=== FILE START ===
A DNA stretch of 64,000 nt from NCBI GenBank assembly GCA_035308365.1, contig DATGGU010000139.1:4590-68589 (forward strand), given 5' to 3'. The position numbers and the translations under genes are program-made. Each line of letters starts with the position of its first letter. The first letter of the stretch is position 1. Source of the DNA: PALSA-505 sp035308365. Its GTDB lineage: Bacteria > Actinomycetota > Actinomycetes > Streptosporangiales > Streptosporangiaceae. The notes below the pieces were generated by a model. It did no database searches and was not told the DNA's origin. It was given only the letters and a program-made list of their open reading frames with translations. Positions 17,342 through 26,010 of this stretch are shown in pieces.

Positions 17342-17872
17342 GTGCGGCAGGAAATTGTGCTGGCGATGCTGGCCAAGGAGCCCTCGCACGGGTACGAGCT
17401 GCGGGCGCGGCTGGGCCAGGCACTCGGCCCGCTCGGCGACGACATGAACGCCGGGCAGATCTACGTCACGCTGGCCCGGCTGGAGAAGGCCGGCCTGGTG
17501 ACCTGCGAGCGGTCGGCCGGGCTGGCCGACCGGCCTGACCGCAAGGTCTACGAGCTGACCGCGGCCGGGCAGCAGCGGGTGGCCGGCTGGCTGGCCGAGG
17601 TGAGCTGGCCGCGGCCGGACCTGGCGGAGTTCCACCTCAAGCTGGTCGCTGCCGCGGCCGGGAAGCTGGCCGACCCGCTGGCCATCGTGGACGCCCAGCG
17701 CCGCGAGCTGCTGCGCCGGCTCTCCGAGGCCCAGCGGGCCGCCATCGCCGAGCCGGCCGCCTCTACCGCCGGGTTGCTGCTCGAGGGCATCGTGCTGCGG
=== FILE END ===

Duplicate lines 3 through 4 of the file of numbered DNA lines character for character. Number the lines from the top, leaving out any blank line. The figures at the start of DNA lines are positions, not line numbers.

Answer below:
17342 GTGCGGCAGGAAATTGTGCTGGCGATGCTGGCCAAGGAGCCCTCGCACGGGTACGAGCT
17401 GCGGGCGCGGCTGGGCCAGGCACTCGGCCCGCTCGGCGACGACATGAACGCCGGGCAGATCTACGTCACGCTGGCCCGGCTGGAGAAGGCCGGCCTGGTG